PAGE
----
Of highest importance is that the demo gets in front of the neuroscience
community at their biggest meeting.

What do you think?

Don

-----Original Message-----
From: public-semweb-lifesci-request@w3.org
[mailto:public-semweb-lifesci-request@w3.org] On Behalf Of Kei Cheung
Sent: Thursday, May 03, 2007 12:19 PM
To: William Bug
Cc: public-semweb-lifesci hcls
Subject: Re: SfN meeting submission


Hi Bill et al.,

I agree that it's important to make our SW/Neuro demo visible to the
neuroscience community. For example, I have asked Gordon Shepherd (PI of
SenseLab) to look at the AD use case written by June, Gwen, et al to see
if any comments/suggestions can be made. It would be great if we can get
more neuroscientists involved to help make our work more scientifically
relevant. I believe this would also help make SW technologically credible.

Regarding the SfN abstract, my concern is that we might not be able to
meet the deadline given that people are currently busy preparing for the
upcoming demo at WWW2007 next week. In addition to what to write and how
to write it (it probably won't take long for an abstract),  we need to
discuss how the author list should appear. All these may take some time
to resolve as part of the community process, but we'd better start
thinking/discussing about it soon ...

Cheers,

-Kei

William Bug wrote:
> Hi Don, Matthias, John, Kei, et al.,
>
> I too would like to contribute to an SfN abstract in this context.
>
> I believe given the domain HCLS IG is covering - neurodegenerative
> disease - despite the lack of a full, refereed article, this is a very
> important venue in which to present, in order to help bolster the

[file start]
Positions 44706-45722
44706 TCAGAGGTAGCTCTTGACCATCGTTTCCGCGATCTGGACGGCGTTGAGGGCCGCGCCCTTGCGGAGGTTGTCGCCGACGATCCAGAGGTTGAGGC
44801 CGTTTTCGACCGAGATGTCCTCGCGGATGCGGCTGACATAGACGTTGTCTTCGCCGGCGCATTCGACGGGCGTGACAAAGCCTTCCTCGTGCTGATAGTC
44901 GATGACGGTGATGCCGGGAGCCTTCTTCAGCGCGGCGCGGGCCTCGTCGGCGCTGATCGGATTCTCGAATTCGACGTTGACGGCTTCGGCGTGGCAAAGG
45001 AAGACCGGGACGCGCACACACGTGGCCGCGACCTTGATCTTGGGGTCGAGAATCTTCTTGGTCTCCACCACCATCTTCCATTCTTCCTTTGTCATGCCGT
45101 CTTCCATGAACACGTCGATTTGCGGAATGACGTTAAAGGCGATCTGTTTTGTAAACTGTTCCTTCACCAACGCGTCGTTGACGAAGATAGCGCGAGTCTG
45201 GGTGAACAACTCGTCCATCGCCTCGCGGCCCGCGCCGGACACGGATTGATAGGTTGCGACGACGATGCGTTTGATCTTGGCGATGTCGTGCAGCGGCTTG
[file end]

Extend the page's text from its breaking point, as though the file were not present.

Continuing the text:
> relevance and credibility of this effort to the general neuroscience
> community.  With a working demo, it would be a shame NOT to have it
> represented at the SfN meeting.
>
> We could also look to use such an abstract as starting material for a
> full submission to journals that cover neuroinformatics such as
> Neuroinformatics, PLoS Computational Biology, or Journal of
> Computational Neuroscience.
>
> In regards to relevant neuroscience meetings, there are also the
> meetings hosted by:
> Federation of European Neuroscience Societies (FENS):
> http://fens.mdc-berlin.de/calendar/
>
>
> International Brain Research Organization (IBRO):
> http://www.ibro.org/Pub_Events_Search.asp?Search=.
>
> The Japan Neuroscience Society
> http://www.jnss.org/english/index_e.html
> http://www2.convention.jp/neuro2007/
>
> Federation of Asian and Oceanian Neuroscience Societies (FAONS)
> http://www.faons.org/
>
> I'm not certain what the deadlines are for the associated meetings.
>
> Cheers,
> Bill
>
> On May 2, 2007, at 11:51 AM, Donald Doherty wrote:
>
>>
>> Hi Matthias,
>>
>> That'd be great! SfN abstracts are brief (max. 2300 characters including
>> punctuation!) so focusing on the value to neuroscientists sounds like the
>> right course.
>>
>> Abstract may be presented or posters. Slide presentations are kept very
>> brief and there is so much going on most people won't see a
>> particular slide
>> presentation. Even if we indicate our preference for a slide presentation
>> it's likely we wouldn't get it.
>>
>> If we do a poster it will be up half a day. We can bring our demo machine
>> and set it up next to the poster. (I've seen BIRN and others do this.
>> Wireless is generally available.) I think this is the preferred mode
>> for us.
>>
>> There is also a $75 submission fee.
>>
>> I'm willing to take responsibility for paying the submission fee, getting